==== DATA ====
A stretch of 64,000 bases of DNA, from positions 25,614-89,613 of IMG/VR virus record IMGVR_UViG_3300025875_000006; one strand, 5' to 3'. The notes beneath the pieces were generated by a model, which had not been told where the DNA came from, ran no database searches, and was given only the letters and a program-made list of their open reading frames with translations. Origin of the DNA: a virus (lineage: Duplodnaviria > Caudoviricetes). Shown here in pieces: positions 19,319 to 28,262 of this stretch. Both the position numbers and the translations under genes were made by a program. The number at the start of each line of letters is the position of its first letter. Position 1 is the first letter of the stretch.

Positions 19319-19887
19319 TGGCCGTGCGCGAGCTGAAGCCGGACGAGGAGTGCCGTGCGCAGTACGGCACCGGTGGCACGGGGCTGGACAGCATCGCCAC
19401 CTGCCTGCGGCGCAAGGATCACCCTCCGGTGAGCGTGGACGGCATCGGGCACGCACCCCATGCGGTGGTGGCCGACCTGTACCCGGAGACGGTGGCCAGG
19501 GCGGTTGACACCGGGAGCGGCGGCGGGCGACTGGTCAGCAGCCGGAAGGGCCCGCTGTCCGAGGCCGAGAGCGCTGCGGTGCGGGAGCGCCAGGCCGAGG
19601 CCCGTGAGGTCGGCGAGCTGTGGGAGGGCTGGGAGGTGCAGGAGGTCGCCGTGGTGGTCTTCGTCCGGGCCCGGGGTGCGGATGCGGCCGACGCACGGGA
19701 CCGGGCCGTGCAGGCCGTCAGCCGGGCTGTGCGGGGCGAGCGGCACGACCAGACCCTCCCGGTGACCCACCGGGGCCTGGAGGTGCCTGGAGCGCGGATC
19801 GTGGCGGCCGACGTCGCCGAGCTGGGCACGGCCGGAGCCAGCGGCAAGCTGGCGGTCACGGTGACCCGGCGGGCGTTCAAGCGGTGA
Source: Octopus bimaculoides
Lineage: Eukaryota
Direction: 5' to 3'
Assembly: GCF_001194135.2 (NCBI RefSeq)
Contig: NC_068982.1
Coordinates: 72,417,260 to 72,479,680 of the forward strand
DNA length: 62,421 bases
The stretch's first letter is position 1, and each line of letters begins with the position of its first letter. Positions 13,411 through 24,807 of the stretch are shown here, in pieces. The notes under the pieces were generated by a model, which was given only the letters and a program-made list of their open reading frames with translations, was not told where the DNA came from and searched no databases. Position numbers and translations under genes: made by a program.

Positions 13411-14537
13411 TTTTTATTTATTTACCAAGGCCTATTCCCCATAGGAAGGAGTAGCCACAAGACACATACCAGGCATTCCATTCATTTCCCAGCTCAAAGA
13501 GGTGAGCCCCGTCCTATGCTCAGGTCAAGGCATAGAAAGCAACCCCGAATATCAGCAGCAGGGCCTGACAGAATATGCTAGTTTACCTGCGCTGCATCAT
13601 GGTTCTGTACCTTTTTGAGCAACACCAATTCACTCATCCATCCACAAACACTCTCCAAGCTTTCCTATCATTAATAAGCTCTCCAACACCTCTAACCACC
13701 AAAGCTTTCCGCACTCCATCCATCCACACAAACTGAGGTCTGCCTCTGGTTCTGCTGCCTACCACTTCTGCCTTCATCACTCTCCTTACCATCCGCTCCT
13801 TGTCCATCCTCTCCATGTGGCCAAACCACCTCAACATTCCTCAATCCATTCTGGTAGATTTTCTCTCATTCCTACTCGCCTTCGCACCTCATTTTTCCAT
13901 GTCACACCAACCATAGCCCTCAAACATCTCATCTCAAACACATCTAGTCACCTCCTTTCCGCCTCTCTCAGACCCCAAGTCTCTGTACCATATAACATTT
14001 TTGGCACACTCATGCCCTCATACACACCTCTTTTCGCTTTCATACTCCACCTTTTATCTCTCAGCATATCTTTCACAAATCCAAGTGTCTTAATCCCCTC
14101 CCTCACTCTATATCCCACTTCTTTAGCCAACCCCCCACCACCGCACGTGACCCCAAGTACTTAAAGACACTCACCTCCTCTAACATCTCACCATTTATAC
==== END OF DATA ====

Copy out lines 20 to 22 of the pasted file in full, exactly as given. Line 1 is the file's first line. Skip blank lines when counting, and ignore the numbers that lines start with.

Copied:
13601 GGTTCTGTACCTTTTTGAGCAACACCAATTCACTCATCCATCCACAAACACTCTCCAAGCTTTCCTATCATTAATAAGCTCTCCAACACCTCTAACCACC
13701 AAAGCTTTCCGCACTCCATCCATCCACACAAACTGAGGTCTGCCTCTGGTTCTGCTGCCTACCACTTCTGCCTTCATCACTCTCCTTACCATCCGCTCCT
13801 TGTCCATCCTCTCCATGTGGCCAAACCACCTCAACATTCCTCAATCCATTCTGGTAGATTTTCTCTCATTCCTACTCGCCTTCGCACCTCATTTTTCCAT